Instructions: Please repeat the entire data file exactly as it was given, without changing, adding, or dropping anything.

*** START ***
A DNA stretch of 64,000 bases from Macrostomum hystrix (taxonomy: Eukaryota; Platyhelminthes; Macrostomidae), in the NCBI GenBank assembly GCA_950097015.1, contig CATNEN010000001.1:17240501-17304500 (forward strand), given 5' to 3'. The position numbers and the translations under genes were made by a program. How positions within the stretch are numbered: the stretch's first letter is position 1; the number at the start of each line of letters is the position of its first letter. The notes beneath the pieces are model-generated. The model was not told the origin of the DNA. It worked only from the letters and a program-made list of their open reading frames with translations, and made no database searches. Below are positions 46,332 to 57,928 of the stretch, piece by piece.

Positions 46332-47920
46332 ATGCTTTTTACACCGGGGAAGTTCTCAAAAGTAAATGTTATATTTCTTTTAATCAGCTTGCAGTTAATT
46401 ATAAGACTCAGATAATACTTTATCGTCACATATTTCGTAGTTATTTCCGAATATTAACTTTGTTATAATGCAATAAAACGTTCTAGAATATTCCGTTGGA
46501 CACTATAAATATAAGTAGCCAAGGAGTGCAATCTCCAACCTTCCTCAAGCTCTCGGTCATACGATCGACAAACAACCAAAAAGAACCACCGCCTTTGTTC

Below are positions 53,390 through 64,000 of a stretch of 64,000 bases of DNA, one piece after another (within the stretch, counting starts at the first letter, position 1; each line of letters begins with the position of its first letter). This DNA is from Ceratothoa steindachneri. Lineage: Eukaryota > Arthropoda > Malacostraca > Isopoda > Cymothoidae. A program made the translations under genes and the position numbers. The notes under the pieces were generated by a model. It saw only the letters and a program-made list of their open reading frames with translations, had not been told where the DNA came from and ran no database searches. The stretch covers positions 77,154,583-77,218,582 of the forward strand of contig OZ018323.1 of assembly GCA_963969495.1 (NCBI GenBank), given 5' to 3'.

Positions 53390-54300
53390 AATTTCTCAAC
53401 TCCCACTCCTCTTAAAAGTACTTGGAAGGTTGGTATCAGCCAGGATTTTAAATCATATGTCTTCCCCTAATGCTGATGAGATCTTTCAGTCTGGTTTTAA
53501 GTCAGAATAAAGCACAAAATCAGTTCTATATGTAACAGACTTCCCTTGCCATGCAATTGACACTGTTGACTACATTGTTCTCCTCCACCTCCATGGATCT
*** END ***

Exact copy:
A DNA stretch of 64,000 bases from Macrostomum hystrix (taxonomy: Eukaryota; Platyhelminthes; Macrostomidae), in the NCBI GenBank assembly GCA_950097015.1, contig CATNEN010000001.1:17240501-17304500 (forward strand), given 5' to 3'. The position numbers and the translations under genes were made by a program. How positions within the stretch are numbered: the stretch's first letter is position 1; the number at the start of each line of letters is the position of its first letter. The notes beneath the pieces are model-generated. The model was not told the origin of the DNA. It worked only from the letters and a program-made list of their open reading frames with translations, and made no database searches. Below are positions 46,332 to 57,928 of the stretch, piece by piece.

Positions 46332-47920
46332 ATGCTTTTTACACCGGGGAAGTTCTCAAAAGTAAATGTTATATTTCTTTTAATCAGCTTGCAGTTAATT
46401 ATAAGACTCAGATAATACTTTATCGTCACATATTTCGTAGTTATTTCCGAATATTAACTTTGTTATAATGCAATAAAACGTTCTAGAATATTCCGTTGGA
46501 CACTATAAATATAAGTAGCCAAGGAGTGCAATCTCCAACCTTCCTCAAGCTCTCGGTCATACGATCGACAAACAACCAAAAAGAACCACCGCCTTTGTTC

Below are positions 53,390 through 64,000 of a stretch of 64,000 bases of DNA, one piece after another (within the stretch, counting starts at the first letter, position 1; each line of letters begins with the position of its first letter). This DNA is from Ceratothoa steindachneri. Lineage: Eukaryota > Arthropoda > Malacostraca > Isopoda > Cymothoidae. A program made the translations under genes and the position numbers. The notes under the pieces were generated by a model. It saw only the letters and a program-made list of their open reading frames with translations, had not been told where the DNA came from and ran no database searches. The stretch covers positions 77,154,583-77,218,582 of the forward strand of contig OZ018323.1 of assembly GCA_963969495.1 (NCBI GenBank), given 5' to 3'.

Positions 53390-54300
53390 AATTTCTCAAC
53401 TCCCACTCCTCTTAAAAGTACTTGGAAGGTTGGTATCAGCCAGGATTTTAAATCATATGTCTTCCCCTAATGCTGATGAGATCTTTCAGTCTGGTTTTAA
53501 GTCAGAATAAAGCACAAAATCAGTTCTATATGTAACAGACTTCCCTTGCCATGCAATTGACACTGTTGACTACATTGTTCTCCTCCACCTCCATGGATCT